Abnormal expression of E2F1 and E2F4 results in hyperproliferation of the ependyma and lethal hydrocephalus
The proliferative role of E2F has been under investigation for several years. However, while it is known that E2F1 and E2F4 play a part in development and differentiation, research has not been centered on determining the exact functions these E2Fs play in brain development, given there high expression levels throughout embryogenesis. A GFAP-E2F1 mouse model directing human E2F1 transgene expression to glial cells, such as ependymal cells, was used in the present study in combination with an E2F4 mutant mouse model. Interestingly, 20% of tgE2F1; E2F4 null mice developed a phenotype consisting of domed head, hunched posture, seizures, tremors, hyperactivity or hypeactivity, dysnea, and low body weight. These mice died during the first three weeks of severe hydrocephalus. Similarly, tgE2F1; E2F4 heterozygous mice also develop severe hydrocephalus, although this occurs at 6 weeks at a 2% frequency. Pathological examination of the brains of those animals uncovered enlarged cerebral ventricles with marked thinning of the cerebral cortices, confirming the diagnosis of three-ventricle hydrocephalus, and the absence of tumors. Careful examination of the aqueduct shows an excess of proliferating cells that may cause a blockage of CSF. Of significance, 44% of ependymal cells in hydrocephalic tgE2F1;E2F4-/- mouse brains were positive for BrdU incorporation. Studies determining the molecular rationale for the hydrocephalic phenotype suggest proliferative ependymal cells may not be exclusively related to dysregulated cell cycle in conjuction with E2F activity. Due in part to the deficiency of E2F4 in this mouse model, we find that differentiation of these ependymal cells is not complete and instead undergoes maturation arrest. This suggestion is confirmed by the expression of genes found in neural stem cells or precursor cell populations, in the ependymal cell region of tgE2F1; E2F4-/-. Therefore, from this study, we conclude that dysregulated E2F1 expression in combination with deficient E2F4 expression results in an undifferentiated ependymal cell population that is hyperproliferative in the ventricular system causing an impediment of CSF circulation. It is further concluded that normal E2F1 and E2F4 expression in brain development is crucial for the proper formation and function of the ventricular system.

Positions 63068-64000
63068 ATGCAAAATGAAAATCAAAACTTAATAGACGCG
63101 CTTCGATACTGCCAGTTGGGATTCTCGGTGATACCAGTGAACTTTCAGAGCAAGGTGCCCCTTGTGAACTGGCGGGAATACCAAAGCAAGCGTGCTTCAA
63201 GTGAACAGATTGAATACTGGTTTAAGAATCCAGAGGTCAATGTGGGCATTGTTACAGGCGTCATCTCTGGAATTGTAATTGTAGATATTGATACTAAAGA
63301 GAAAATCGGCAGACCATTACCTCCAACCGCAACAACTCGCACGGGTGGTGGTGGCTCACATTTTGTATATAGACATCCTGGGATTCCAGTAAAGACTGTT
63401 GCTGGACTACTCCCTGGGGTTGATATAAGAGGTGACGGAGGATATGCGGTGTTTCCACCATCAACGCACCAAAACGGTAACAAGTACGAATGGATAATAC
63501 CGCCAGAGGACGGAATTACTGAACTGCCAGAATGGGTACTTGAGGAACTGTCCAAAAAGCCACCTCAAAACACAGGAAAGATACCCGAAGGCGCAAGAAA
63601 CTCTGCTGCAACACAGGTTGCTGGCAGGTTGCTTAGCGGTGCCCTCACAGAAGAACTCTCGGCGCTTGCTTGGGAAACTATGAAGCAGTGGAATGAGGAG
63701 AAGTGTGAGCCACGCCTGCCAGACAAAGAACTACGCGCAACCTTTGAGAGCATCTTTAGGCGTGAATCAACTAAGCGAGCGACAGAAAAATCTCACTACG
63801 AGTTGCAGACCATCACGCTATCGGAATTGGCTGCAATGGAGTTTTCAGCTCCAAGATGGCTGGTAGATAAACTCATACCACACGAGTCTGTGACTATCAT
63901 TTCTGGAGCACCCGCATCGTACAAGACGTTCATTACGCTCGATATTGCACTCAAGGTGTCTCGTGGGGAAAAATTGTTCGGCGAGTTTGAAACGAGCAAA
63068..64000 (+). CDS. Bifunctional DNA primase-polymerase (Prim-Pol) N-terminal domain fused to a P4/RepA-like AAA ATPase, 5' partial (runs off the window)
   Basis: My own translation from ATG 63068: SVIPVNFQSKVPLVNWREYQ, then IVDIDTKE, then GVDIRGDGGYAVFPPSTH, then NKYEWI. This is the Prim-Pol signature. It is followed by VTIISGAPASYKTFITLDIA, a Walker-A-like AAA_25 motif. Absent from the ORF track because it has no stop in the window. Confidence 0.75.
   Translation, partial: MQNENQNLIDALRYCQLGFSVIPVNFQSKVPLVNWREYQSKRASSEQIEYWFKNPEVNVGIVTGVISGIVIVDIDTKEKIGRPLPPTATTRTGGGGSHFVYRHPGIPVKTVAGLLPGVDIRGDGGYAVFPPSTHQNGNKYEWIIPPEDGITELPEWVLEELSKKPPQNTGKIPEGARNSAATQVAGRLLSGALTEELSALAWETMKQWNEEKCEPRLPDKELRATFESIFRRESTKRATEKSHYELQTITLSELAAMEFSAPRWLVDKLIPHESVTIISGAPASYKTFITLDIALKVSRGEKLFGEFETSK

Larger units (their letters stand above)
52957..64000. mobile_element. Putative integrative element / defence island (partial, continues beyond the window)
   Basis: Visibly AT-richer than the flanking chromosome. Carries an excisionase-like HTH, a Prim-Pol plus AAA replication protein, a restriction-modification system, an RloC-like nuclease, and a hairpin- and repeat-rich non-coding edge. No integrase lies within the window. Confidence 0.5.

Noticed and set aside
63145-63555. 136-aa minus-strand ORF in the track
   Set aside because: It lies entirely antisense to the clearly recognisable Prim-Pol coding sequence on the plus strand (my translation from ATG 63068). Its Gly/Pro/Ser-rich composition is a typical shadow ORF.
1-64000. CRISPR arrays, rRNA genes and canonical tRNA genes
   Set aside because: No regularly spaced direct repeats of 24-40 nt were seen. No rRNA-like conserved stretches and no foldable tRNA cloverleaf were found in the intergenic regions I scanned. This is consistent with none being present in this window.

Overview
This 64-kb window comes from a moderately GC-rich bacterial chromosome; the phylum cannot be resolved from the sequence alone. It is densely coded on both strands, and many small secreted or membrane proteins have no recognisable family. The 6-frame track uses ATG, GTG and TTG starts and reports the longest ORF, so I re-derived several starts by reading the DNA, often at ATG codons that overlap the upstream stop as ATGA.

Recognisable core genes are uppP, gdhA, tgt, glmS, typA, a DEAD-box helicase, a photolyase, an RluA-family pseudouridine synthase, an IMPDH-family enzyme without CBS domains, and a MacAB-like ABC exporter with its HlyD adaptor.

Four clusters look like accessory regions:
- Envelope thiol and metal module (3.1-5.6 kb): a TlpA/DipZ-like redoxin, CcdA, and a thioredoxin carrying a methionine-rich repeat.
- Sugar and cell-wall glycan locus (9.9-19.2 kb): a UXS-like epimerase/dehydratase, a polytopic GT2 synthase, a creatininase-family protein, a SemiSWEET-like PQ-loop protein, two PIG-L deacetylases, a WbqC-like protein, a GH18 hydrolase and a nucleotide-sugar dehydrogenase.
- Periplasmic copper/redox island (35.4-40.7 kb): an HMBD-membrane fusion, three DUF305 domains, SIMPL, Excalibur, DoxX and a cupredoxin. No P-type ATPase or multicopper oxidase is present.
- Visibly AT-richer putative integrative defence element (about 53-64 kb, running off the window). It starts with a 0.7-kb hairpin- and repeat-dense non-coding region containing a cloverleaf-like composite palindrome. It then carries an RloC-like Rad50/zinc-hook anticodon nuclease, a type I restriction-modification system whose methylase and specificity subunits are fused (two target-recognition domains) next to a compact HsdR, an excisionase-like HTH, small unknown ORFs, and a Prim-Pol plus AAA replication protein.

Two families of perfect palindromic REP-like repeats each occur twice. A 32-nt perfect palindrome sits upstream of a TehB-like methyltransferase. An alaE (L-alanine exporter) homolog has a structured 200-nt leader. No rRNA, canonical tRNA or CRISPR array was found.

Medrano, Diana R, "Abnormal expression of E2F1 and E2F4 results in hyperproliferation of the ependyma and lethal hydrocephalus" (2006). Texas Medical Center Dissertations (via ProQuest). AAI3231743.